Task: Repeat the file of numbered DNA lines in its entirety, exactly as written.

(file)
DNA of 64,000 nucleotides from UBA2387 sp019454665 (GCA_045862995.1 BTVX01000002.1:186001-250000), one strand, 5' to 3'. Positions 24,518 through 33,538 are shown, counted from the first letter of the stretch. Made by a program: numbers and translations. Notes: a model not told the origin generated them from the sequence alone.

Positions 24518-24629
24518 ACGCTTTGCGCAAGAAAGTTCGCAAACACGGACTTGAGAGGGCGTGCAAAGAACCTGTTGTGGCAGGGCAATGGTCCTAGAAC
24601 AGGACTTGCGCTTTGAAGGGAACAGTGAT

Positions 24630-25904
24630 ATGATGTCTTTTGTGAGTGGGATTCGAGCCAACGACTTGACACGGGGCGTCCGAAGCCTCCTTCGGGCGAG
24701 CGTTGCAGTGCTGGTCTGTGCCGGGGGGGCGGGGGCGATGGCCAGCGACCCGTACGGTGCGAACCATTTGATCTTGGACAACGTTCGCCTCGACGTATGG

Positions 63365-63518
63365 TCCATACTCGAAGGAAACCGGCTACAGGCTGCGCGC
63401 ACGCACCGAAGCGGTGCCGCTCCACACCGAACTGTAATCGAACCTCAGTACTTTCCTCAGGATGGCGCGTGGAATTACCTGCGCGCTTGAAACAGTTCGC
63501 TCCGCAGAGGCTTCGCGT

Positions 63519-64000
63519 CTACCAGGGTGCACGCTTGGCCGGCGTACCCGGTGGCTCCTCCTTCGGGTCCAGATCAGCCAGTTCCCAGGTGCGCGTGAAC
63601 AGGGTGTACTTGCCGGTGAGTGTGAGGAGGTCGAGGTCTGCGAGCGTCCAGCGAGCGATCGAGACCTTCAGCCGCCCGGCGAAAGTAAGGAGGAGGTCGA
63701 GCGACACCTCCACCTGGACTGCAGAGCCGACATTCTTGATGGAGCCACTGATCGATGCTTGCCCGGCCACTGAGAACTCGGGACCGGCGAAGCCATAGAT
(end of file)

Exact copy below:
DNA of 64,000 nucleotides from UBA2387 sp019454665 (GCA_045862995.1 BTVX01000002.1:186001-250000), one strand, 5' to 3'. Positions 24,518 through 33,538 are shown, counted from the first letter of the stretch. Made by a program: numbers and translations. Notes: a model not told the origin generated them from the sequence alone.

Positions 24518-24629
24518 ACGCTTTGCGCAAGAAAGTTCGCAAACACGGACTTGAGAGGGCGTGCAAAGAACCTGTTGTGGCAGGGCAATGGTCCTAGAAC
24601 AGGACTTGCGCTTTGAAGGGAACAGTGAT

Positions 24630-25904
24630 ATGATGTCTTTTGTGAGTGGGATTCGAGCCAACGACTTGACACGGGGCGTCCGAAGCCTCCTTCGGGCGAG
24701 CGTTGCAGTGCTGGTCTGTGCCGGGGGGGCGGGGGCGATGGCCAGCGACCCGTACGGTGCGAACCATTTGATCTTGGACAACGTTCGCCTCGACGTATGG

Positions 63365-63518
63365 TCCATACTCGAAGGAAACCGGCTACAGGCTGCGCGC
63401 ACGCACCGAAGCGGTGCCGCTCCACACCGAACTGTAATCGAACCTCAGTACTTTCCTCAGGATGGCGCGTGGAATTACCTGCGCGCTTGAAACAGTTCGC
63501 TCCGCAGAGGCTTCGCGT

Positions 63519-64000
63519 CTACCAGGGTGCACGCTTGGCCGGCGTACCCGGTGGCTCCTCCTTCGGGTCCAGATCAGCCAGTTCCCAGGTGCGCGTGAAC
63601 AGGGTGTACTTGCCGGTGAGTGTGAGGAGGTCGAGGTCTGCGAGCGTCCAGCGAGCGATCGAGACCTTCAGCCGCCCGGCGAAAGTAAGGAGGAGGTCGA
63701 GCGACACCTCCACCTGGACTGCAGAGCCGACATTCTTGATGGAGCCACTGATCGATGCTTGCCCGGCCACTGAGAACTCGGGACCGGCGAAGCCATAGAT